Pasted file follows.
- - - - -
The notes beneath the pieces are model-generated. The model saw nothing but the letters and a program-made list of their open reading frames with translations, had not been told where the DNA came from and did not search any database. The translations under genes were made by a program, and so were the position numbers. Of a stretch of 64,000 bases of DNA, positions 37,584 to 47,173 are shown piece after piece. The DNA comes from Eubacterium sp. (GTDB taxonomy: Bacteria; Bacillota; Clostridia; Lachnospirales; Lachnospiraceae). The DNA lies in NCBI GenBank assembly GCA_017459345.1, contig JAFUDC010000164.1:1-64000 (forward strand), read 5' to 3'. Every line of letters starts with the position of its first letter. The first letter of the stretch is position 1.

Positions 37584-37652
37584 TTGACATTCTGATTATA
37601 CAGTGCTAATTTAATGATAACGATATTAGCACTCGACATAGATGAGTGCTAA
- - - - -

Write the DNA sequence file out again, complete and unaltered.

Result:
The notes beneath the pieces are model-generated. The model saw nothing but the letters and a program-made list of their open reading frames with translations, had not been told where the DNA came from and did not search any database. The translations under genes were made by a program, and so were the position numbers. Of a stretch of 64,000 bases of DNA, positions 37,584 to 47,173 are shown piece after piece. The DNA comes from Eubacterium sp. (GTDB taxonomy: Bacteria; Bacillota; Clostridia; Lachnospirales; Lachnospiraceae). The DNA lies in NCBI GenBank assembly GCA_017459345.1, contig JAFUDC010000164.1:1-64000 (forward strand), read 5' to 3'. Every line of letters starts with the position of its first letter. The first letter of the stretch is position 1.

Positions 37584-37652
37584 TTGACATTCTGATTATA
37601 CAGTGCTAATTTAATGATAACGATATTAGCACTCGACATAGATGAGTGCTAA